How to Make a Personal Development Plan That Works


Many leaders reach the top because they develop rapidly and well, often using personal development goals. But any Internet search reveals conflicting opinions on what actually works.

We have solid evidence of change, based on accomplishments by our executive participants in the Ascent Leadership Fellowship. These CEOs or comparable leaders set “big goals,” ambitions for themselves and their companies likely to conclude over one or more years (five years for one). Past research says that on average only 25% of participants make measurable change based on training, fewer in executive education.

Our fellowship did better in just six months:

  • 100% of our participants made meaningful progress

  • 75% got at least halfway

  • 18% completed their first goals

  • 25% progressed on a second goal

You can see a sample plan here, but there’s far more science underneath. Four key points:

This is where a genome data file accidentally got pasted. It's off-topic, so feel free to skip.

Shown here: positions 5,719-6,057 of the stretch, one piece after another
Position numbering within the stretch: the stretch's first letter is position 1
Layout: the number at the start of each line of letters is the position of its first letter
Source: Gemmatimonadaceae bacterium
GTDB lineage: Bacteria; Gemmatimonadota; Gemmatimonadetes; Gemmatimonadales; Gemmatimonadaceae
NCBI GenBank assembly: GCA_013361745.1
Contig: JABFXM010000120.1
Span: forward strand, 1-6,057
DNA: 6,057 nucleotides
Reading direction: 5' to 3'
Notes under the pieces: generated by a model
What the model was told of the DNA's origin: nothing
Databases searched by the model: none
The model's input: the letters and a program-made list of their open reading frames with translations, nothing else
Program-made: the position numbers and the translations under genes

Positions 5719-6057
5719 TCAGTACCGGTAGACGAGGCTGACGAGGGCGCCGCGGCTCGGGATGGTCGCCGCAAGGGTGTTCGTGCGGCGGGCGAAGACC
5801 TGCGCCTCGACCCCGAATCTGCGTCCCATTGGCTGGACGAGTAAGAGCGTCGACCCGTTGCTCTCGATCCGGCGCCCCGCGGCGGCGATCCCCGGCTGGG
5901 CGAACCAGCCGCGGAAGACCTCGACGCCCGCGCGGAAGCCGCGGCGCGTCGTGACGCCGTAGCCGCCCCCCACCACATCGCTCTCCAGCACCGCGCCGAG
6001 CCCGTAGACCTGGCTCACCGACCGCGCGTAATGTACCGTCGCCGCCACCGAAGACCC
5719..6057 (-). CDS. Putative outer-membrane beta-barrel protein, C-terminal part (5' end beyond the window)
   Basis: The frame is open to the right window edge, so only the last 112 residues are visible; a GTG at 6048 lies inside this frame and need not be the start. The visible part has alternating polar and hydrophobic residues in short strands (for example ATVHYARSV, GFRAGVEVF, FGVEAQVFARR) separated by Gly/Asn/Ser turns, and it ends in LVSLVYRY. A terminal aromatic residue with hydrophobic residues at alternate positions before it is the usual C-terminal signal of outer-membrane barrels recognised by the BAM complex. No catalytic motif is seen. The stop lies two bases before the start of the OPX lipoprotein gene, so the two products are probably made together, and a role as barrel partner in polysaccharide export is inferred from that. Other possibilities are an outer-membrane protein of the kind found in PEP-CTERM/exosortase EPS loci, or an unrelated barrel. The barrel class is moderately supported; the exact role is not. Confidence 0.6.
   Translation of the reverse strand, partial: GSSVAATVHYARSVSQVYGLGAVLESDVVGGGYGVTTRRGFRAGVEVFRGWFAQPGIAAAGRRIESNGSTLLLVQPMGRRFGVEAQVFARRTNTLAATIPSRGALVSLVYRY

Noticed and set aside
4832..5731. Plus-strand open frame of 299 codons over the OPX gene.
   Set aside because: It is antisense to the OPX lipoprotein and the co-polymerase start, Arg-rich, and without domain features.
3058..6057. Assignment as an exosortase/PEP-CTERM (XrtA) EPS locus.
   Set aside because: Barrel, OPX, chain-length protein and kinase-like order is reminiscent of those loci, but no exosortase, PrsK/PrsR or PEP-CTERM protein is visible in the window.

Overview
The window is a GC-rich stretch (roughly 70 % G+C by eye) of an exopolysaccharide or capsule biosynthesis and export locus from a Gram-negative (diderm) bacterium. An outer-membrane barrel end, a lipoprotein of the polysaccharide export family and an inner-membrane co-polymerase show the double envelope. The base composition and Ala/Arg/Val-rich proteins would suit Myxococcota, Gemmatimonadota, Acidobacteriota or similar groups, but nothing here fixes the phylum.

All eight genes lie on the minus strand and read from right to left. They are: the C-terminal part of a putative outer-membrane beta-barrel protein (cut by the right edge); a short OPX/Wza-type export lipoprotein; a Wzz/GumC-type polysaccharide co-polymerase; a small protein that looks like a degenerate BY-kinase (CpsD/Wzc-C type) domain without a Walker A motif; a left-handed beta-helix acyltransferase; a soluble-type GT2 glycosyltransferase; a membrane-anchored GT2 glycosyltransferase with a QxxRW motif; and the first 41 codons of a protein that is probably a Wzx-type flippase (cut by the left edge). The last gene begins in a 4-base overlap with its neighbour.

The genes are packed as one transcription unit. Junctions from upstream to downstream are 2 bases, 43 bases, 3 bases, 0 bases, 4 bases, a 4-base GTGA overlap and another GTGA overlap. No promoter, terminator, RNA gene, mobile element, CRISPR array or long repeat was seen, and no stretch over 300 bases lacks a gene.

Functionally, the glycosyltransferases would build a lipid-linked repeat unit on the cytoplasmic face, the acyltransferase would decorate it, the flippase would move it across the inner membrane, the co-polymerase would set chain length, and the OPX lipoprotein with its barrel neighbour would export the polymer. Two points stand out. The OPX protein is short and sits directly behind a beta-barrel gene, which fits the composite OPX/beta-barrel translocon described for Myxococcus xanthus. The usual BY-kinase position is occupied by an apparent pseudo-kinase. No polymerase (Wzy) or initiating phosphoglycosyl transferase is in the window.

1. Goals vary by level and by purpose and can nest: a energizing “big goal” can have smaller, stepwise “SMART” goals within them as you learn enough to set them. Sometimes your goal is just to gather information.

  2. SMART goals in isolation demotivate; as a measurable step to a big goal, energize.

  3. Goals must motivate the person. A goal that does not matter will be ignored or rejected.

  4. “Networked” goals work better than alone: Announcing goals makes them more likely to complete; involving others at different steps provides a support network, reinforcing feedback, and concrete help when needed.

There’s far more to be said, and we do in our programs. Drop us a line to discuss!

Marietta Bryant